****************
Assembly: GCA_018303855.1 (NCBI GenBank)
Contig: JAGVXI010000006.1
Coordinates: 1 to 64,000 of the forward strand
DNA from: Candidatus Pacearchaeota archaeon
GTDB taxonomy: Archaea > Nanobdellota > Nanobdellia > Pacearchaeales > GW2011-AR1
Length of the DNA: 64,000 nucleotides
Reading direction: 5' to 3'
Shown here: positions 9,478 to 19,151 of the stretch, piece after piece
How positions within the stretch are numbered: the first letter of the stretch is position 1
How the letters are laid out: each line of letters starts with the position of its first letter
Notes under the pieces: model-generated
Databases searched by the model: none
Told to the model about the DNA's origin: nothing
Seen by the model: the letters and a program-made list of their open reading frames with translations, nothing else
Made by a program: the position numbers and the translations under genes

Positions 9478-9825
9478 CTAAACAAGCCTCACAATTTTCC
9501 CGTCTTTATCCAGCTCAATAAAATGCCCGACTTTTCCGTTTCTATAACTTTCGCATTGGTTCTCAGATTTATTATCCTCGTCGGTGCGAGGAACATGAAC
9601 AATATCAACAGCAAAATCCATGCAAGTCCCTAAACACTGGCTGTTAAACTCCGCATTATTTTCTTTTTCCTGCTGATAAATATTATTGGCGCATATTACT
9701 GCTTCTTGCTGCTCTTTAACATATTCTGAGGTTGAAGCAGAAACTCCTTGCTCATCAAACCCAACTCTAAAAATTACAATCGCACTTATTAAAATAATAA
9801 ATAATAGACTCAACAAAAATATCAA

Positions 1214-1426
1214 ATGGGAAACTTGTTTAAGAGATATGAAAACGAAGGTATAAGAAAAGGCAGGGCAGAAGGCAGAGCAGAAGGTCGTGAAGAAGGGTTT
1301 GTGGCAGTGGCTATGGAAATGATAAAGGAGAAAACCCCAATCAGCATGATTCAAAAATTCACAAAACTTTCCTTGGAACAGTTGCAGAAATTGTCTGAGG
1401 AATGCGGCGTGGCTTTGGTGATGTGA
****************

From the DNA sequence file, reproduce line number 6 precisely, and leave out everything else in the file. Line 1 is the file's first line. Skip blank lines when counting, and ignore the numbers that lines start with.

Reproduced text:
Length of the DNA: 64,000 nucleotides